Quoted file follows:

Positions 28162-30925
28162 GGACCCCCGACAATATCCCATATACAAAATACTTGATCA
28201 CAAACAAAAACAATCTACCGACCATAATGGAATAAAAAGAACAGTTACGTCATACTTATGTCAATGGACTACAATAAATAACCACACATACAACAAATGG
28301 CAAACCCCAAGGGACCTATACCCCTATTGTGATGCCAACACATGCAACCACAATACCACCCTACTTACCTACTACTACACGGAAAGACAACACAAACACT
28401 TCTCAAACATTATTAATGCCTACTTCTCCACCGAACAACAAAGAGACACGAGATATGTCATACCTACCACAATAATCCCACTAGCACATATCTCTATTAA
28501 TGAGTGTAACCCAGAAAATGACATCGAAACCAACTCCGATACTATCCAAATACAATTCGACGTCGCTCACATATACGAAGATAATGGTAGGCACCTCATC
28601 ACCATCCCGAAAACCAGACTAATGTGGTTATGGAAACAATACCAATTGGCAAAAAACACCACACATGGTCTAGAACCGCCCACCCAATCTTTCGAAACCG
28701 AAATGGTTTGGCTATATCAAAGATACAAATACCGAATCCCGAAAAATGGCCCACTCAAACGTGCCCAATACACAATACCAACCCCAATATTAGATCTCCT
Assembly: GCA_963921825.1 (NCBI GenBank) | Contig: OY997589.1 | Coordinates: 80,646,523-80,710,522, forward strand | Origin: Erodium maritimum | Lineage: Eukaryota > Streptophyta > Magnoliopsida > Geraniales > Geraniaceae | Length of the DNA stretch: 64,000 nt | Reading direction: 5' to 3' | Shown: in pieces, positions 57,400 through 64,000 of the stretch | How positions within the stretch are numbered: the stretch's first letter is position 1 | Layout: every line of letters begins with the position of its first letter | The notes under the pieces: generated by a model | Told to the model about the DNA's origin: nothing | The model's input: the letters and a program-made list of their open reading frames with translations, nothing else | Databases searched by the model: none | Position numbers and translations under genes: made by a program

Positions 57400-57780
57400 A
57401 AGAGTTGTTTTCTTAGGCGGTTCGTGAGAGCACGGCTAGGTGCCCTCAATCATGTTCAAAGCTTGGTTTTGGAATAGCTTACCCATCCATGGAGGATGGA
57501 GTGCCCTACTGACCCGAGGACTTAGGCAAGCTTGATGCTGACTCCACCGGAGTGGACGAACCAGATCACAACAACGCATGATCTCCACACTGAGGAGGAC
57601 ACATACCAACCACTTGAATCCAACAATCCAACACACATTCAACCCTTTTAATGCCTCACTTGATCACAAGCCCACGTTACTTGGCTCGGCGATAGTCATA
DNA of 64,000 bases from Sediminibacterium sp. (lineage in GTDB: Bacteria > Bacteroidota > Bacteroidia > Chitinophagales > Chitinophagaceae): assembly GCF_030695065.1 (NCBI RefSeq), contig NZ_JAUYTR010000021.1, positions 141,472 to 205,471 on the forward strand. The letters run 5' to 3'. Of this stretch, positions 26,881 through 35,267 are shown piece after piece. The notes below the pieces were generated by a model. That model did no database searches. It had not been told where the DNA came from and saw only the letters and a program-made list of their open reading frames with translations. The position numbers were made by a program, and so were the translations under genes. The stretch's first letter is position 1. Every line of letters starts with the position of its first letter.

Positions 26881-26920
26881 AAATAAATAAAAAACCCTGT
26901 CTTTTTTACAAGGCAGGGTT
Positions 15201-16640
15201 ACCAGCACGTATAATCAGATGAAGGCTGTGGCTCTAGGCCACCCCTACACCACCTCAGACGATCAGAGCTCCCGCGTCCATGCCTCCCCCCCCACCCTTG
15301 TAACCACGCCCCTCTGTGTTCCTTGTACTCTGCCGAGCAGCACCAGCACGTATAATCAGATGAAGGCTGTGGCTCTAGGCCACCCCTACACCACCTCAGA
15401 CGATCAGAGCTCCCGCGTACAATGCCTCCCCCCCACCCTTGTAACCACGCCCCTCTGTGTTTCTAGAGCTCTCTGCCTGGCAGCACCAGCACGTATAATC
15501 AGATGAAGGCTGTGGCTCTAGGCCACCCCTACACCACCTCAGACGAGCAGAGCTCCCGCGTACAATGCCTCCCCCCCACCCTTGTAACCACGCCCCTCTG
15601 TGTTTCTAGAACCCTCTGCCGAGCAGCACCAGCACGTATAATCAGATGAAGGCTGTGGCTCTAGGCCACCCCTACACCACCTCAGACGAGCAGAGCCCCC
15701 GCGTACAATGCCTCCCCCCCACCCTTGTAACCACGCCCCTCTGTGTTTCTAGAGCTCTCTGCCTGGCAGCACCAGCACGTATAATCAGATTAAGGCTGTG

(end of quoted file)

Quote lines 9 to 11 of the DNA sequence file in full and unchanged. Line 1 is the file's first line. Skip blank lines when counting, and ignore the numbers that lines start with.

Assembly: GCA_963921825.1 (NCBI GenBank) | Contig: OY997589.1 | Coordinates: 80,646,523-80,710,522, forward strand | Origin: Erodium maritimum | Lineage: Eukaryota > Streptophyta > Magnoliopsida > Geraniales > Geraniaceae | Length of the DNA stretch: 64,000 nt | Reading direction: 5' to 3' | Shown: in pieces, positions 57,400 through 64,000 of the stretch | How positions within the stretch are numbered: the stretch's first letter is position 1 | Layout: every line of letters begins with the position of its first letter | The notes under the pieces: generated by a model | Told to the model about the DNA's origin: nothing | The model's input: the letters and a program-made list of their open reading frames with translations, nothing else | Databases searched by the model: none | Position numbers and translations under genes: made by a program

Positions 57400-57780
57400 A